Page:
Harriman Alaska Expedition (1899).

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Moll. Terr. France, pp. 23, 30, 119, 1805. Type Helix pellucida Miiller,

Verm. Terr., p. 215.

Vitrinus MONTFORT, Conch. Syst., n, p. 238, 1810.
Cobresia JAC. HUBNER, Mon. Test. Bairische Landschn. Cobresien, 1810 ;

(pages and plates not numbered).

Hyalina STUDER, Syst. Verz. Schweiz. Conch., p. n, 1820: not of Schu-
macher, 1817.
Limadna HARTMANN, Neue Alpina, I, p. 206, 1821 ; Sturm's Deutschl. Fauna,

abth. vi, heft v, pp. 41, 54, 1821 ; not of Cuvier, 1817.
Helicolimax FERUSSAC pere, M6m. Soc. Med. d'Emul., rv, p. 390, 1802; et

fils, Tabl. Syst. des Lim., pp. 19, 21, 1821.
Semilimax FERUSSAC pere, Der Naturforscher (Halle), pt. 28, 1802, fide Fer-

russac fils, loc. cit., 1821.



36 LAND AND FRESH WATER MOLLUSKS

Semilimax STABILE, Revue et Mag. Zool. (Guerin), Aug., 1859, p. 41 ; Moll.

Terr. Viv. Piem., p. 23, 1864. KOBELT, Cat. der Europ. Faun. leb. Bin-

nenconch., p. 3, 1871 (as a section of Vitrina, group of V. diaphana

Drap.). PFEIFFER, Nom. Hel. Viv., p. 26, 1878.

Pagana GISTEL, Naturg. Thierr., p. 168, 1848 (new name for Vitrina Drap.).
Phenacolimax STABILE, Rev. et Mag. Zool. (Guerin), Aug., 1859, p. 42 ; Moll,

Terr. Viv. Piem., p. 24, 1864. PFEIFFER, Nom. Hel. Viv., p. 27, 1878.
Helicolimax KOBELT, Cat. der Europ. Faun. leb. Binnenconch., p. 4, 1871,

(Sect, of Vitrina, s.s.).
TrochoTjitrina SCHACKO, in Boettger, Jahrb. Deutsch. Mai. Ges., vn, p. 379,

Oct., 1880; type Vitrina lederi Boettger.
Gallandia BOURGUIGNAT, Descr. Nouv. Genre Gallandia, Aug., 1880, pp. 4-8,

1st sp. Vitrina conoidea Martens.
Oligolimax FISCHER, in Paulucci, Faun. Calabria, p. 37, 1880. PAULUCCI,

Bull. Soc. Mai. Ital., vn, p. 75, 1881. FISCHER, Man. de Conchyl.,

p. 464, 1883 ( V. pauluccice Fischer).
Parmacellina SANDBERGER, Land u. Sussw. Conch, d. Vorwelt, p. 232, pi.

xin, 1871. Sole ex. P. vitrincE/ormis Sandb., Eocene.
Vitrina PILSBRY, Class. Cat. Landsh. Am., p. 25, 1898.
Chlamydea WESTERLUND, Fauna d. Pal. Reg., I, p. 19, 1886 (V. bicolor

Westerlund, 1881).

The shell in this group and its allies is reduced to very simple terms
and the differences between species appear trifling. But there appears
to be quite a wide range of character in the soft parts, from whence
it follows that several sections can be recognized in the genus as re-
stricted, while some species, formerly regarded as belonging to Vitrina,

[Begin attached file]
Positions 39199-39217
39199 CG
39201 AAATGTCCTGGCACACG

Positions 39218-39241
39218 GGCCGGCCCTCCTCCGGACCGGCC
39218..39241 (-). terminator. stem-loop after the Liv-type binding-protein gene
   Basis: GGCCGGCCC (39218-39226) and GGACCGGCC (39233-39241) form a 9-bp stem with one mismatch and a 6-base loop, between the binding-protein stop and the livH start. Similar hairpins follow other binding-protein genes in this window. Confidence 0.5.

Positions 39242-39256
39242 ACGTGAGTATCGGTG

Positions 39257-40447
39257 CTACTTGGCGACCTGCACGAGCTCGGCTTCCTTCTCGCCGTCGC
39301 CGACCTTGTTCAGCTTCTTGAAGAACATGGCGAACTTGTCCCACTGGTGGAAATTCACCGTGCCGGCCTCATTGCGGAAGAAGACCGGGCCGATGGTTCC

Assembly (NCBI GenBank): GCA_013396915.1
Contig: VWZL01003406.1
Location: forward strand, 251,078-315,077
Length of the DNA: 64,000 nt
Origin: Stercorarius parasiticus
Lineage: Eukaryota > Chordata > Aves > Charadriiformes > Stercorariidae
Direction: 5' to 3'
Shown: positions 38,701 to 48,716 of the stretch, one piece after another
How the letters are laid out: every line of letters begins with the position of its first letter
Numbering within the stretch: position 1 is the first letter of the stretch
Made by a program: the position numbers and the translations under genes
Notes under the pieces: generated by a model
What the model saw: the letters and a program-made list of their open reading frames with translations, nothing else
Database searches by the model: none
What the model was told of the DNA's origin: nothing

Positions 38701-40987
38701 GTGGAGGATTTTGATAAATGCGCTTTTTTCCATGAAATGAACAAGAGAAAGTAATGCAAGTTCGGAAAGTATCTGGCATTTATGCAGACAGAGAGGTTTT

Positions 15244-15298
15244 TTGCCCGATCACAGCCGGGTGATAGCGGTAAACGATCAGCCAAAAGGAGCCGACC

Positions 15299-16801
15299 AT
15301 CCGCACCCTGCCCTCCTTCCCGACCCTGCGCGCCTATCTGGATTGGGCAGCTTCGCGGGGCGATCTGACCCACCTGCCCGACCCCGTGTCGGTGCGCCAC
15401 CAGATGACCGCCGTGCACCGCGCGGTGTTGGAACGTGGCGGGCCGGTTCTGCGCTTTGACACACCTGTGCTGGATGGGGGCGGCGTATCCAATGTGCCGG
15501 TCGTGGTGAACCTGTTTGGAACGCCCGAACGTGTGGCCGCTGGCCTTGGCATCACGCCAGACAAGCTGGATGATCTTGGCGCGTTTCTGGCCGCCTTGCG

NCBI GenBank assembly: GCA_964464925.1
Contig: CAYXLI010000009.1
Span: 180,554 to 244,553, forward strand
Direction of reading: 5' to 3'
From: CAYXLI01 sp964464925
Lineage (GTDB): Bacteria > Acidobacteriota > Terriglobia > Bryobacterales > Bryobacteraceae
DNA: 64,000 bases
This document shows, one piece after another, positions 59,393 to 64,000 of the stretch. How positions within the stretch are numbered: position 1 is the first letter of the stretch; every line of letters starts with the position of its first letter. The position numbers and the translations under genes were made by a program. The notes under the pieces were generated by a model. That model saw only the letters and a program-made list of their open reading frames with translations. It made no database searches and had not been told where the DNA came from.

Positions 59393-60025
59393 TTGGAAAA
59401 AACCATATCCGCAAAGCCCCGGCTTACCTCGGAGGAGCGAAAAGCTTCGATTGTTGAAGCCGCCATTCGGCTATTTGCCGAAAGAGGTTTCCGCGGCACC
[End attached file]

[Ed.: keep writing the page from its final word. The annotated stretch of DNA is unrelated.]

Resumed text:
are now scattered in widely separated genera.

The true Vitrina seems confined to the northern hemisphere.
The following sections are recognized :

Vitrina Drap. s. s. 1801. Type V. pellucida Miiller. Helicoli-
max Fe"russac pere, 1801, is identical, and Semilimax Stabile hardly
separable.

Oligolimax Fischer. Type V. pauluccia Fischer.

Phenacolimax Stabile, 1859. Type V. major Fe"r.

Gallandia Bourguignat, Aug., 1880. Type V. conoidea von
Martens. Trochovitrina Schacko, Oct., 1880, is synonymous.

The North American and Greenland species are true Vitrina, the
other forms belong to the Old World only.

The New World groups Vitrinozonites Binney and Velifera Binney
may be regarded as of generic rank, and are extra limital to the region
now under discussion.

Vitrina angelicae Beck.

Vitrina angelica BECK, Index, p. i, 1837 ; name only. MOLLER, Index, p. 4,
1842. MORCH, Am. Journ. Conch., iv, p. 27, pi. in, figs. I, 4, 1868.
MORCH, in Rink's Danish Greenland, p. 436, 1877.

Helix pellucida FABRICIUS, Fauna Gronl., p. 389, 1780, not of Miiller, 1774.



FAMILY ZONITIDyE 37

Range. Greenland.

This species is more like the V. beryllina of Europe than the
American species. The latest data given by Posselt
indicate that it is not found in Iceland. Binney has
given an enlarged illustration of this species (fig. 25)
in his Land and Fresh Water Shells of North America, FIG. 25. Vit-
I, p. 28. rina angelica, \.

Vitrina limpida Gould.

Vitrina pellucida DE KAY, Zool. N. Y. Moll., p. 25, pi. in, fig. 42, 1843;

not of Miiller, 1774.
Vitrina limpida GOULD, in Agassiz, Lake Superior, p. 243, 1850. MORSE,

Journ. Portland Soc. Nat. His., I, p. u, pi. v, fig. 17, 1864. BINNEY,